Radboud philosopher to leave position due to ‘transgressive behaviour of colleagues’
Philosopher Fleur Jongepier is leaving Radboud University. On her Twitter feed, she states that her reason for leaving is the transgressive behaviour of several colleagues, as well as academia’s handling of the situation.
As of last week, ethicist Fleur Jongepier has stepped down from her position as academic at Radboud University. Her reason for doing so is the ‘transgressive behaviour of (former) colleagues, both inside and outside the faculty.’ On Twitter, she talks about ‘remorseless assholes’ who ‘manipulated, intimidated, and blackmailed’ when certain things came to light.
According to her Twitter thread, Jongepier made the decision to leave Radboud around the summer. She was awarded the Veni grant in 2019 for her research into smart algorithms (for which she won the Heineken Young Scientist Award earlier this year, ed.), which she initially wanted to use at a different university ‘because the idea of returning to campus gave me a stomach-ache.’
However, Jongepier decided she lacked the motivation and the trust to start over at a different university, so she has resolved to bid farewell to academia altogether, according to her Twitter.
A list of accusations
Jongepier has a lengthy list of accusations, which, she emphasizes, do not just concern Radboud University, but other universities as well. She writes about ‘bystanders who did nothing, even after receiving complaints’, ‘incompetent confidential advisors, as well as ‘competent advisors who were kept out of the loop.’ In another tweet, she mentions that people who spoke up about the issues ‘were strongly encouraged to stay silent’ or even ‘silenced outright.’
‘Whistle-blowers were strongly encouraged to stay silent’
Jongepier worked at the Faculty of Philosophy, Theology and Religious Studies, where the executive board ordered an investigation of social security and behaviour within the faculty in 2020. One of the results of that investigation was that Paul Bakker, who was in the running to succeed Cristoph Lüthy as dean, would no longer be considered for the position. Professor Bakker was allegedly guilty of ‘inappropriate actions’, but the board has yet to elaborate on what those entailed.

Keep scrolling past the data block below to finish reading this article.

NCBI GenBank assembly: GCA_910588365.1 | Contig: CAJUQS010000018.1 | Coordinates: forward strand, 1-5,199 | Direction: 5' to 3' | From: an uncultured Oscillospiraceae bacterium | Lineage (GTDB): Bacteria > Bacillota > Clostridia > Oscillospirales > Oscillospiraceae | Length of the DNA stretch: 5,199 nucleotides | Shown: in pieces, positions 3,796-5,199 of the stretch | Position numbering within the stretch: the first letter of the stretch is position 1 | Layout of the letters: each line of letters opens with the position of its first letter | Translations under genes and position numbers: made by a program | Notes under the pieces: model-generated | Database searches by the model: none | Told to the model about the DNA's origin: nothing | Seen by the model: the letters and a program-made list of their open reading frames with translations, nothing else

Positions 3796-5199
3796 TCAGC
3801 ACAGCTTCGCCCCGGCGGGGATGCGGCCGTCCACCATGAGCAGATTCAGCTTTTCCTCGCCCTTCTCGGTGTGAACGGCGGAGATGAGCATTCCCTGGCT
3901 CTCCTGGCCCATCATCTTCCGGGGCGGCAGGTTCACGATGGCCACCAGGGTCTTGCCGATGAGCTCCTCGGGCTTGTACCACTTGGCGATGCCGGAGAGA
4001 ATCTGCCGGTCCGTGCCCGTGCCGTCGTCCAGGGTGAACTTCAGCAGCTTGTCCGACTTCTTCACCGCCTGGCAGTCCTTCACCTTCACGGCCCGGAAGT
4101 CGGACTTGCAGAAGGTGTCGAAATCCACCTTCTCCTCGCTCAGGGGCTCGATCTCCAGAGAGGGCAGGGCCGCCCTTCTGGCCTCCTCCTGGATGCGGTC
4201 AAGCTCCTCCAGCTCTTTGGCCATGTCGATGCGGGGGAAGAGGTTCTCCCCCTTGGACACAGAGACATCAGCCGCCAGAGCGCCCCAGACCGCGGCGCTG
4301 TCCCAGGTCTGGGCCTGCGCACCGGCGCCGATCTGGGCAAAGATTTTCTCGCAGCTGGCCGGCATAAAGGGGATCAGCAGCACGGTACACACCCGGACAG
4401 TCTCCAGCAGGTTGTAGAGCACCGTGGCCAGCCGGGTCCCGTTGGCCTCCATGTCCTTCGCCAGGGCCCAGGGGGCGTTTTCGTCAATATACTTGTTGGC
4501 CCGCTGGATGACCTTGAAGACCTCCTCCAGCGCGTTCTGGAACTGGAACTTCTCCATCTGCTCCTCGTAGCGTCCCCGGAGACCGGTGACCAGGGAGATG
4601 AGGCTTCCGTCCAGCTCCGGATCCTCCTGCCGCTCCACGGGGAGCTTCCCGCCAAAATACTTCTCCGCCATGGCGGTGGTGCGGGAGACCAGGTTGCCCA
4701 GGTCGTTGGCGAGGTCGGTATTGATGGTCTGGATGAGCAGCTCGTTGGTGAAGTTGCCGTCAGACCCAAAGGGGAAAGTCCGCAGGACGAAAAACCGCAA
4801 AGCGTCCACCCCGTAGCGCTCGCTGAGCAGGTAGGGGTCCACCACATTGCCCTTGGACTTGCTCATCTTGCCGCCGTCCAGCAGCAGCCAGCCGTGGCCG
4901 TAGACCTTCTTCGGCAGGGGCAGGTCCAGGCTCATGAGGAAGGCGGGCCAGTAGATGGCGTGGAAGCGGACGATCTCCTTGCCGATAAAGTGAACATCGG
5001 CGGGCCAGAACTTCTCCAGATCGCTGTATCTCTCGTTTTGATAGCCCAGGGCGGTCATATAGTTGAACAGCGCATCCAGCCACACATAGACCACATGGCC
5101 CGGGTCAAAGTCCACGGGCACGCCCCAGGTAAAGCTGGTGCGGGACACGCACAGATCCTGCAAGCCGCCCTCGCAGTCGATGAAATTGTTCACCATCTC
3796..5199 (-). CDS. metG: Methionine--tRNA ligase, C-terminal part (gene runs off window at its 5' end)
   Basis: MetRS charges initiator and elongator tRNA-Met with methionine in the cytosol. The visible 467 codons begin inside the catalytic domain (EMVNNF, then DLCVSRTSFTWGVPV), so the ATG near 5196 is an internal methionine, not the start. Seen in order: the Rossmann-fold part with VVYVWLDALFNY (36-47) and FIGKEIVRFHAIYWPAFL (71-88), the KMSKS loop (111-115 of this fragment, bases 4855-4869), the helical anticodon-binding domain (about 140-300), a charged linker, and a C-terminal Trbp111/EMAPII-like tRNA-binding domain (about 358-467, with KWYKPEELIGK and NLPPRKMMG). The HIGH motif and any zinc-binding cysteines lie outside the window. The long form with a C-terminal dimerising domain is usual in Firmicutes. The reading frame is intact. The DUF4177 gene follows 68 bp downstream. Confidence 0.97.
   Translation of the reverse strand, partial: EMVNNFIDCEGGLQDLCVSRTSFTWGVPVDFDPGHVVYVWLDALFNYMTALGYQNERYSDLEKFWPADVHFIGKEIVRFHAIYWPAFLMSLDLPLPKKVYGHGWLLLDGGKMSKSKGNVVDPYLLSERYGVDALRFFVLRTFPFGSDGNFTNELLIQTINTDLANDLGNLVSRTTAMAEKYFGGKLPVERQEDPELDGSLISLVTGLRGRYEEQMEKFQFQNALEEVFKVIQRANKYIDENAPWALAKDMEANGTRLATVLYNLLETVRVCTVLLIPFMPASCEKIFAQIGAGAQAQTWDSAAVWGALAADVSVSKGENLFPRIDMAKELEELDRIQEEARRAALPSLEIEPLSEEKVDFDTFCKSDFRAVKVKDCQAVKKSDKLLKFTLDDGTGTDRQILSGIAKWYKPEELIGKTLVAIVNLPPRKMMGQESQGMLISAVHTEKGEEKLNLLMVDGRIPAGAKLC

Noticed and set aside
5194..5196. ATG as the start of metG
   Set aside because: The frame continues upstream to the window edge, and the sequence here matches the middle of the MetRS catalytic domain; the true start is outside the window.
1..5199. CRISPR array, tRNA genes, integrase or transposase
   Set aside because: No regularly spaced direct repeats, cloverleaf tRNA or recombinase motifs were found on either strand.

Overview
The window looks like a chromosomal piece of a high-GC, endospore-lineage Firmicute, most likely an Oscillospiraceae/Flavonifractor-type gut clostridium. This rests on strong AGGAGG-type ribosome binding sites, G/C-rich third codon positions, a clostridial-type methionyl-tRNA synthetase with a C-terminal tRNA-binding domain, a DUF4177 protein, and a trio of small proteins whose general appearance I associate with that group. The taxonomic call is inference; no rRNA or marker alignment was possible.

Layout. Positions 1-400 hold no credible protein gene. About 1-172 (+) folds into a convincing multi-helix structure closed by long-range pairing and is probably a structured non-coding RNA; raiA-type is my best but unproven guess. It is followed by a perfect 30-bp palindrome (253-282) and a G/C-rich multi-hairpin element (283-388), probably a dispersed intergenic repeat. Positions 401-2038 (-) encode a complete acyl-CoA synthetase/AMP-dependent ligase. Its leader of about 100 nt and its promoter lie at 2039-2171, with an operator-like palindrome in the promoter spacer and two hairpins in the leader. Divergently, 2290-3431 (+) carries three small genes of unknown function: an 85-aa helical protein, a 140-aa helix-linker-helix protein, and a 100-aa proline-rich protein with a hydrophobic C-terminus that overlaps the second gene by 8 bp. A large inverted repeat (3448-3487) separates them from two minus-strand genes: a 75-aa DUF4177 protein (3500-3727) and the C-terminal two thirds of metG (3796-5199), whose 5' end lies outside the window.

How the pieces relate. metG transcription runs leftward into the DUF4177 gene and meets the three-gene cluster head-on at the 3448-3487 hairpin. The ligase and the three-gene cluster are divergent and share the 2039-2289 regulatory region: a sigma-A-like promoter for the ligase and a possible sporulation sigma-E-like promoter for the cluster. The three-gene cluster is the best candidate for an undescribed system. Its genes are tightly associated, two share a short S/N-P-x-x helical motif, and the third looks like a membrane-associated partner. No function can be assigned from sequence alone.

A follow-up investigation by consultancy firm Berenschot showed that multiple faculty employees felt unsafe in their place of work. Almost 30 people reported intimidating or sexist remarks, as well as inappropriate relations among students and between students and lecturers. The reported incidents took place over a period of 15 years. Since the investigation, the faculty has started a training course on appropriate work culture.
Channeling positive energy
Jongepier declined to comment to Vox regarding her tweets. She indicated that she wanted to ‘channel her energy in a more positive way.’
On Twitter, she writes: ‘In the end, I didn’t leave because of transgressive individuals, but because of the manner in which academia handled the situation.’ Additionally: ‘Of course, it’s scary to leave behind a steady job, good salary, clear career plan, and even status and the additional bells and whistles. It involved a long and hard decision-making process. But it’s also incredibly liberating.’
The now former scientist is currently working on a philosophy book, to be published by De Bezige Bij. She is also a columnist for de Volkskrant, as well as a reviewer for Trouw.
Faculty saddened by departure Jongepier
Heleen Murre-van den Berg, dean of the Faculty of Philosophy, Theology and Religious Studies, calls it ‘a pity that Fleur Jongepier has decided to pursue a career outside academia, for the reasons given on her Twitter page.’ The dean goes on to say that Jongepier will be missed, and that she delivered a valuable contribution to science, research, and debate, both inside and outside the faculty.
Murre-van den Berg states that she cannot elaborate on the accusations made by Jongepier. ‘But it is clear that, despite our efforts to create a safe and sociable work- and study environment, our work at the both the faculty and the university is far from finished’, according to the dean. She promises that the faculty will work hard in the next few years to create a safe work and study environment. ‘Finally, I want to emphasize that any employee or student who has witnessed something inappropriate – or who thinks they have – can talk about it with the university’s confidential advisors.’
Translated by Jasper Pesch.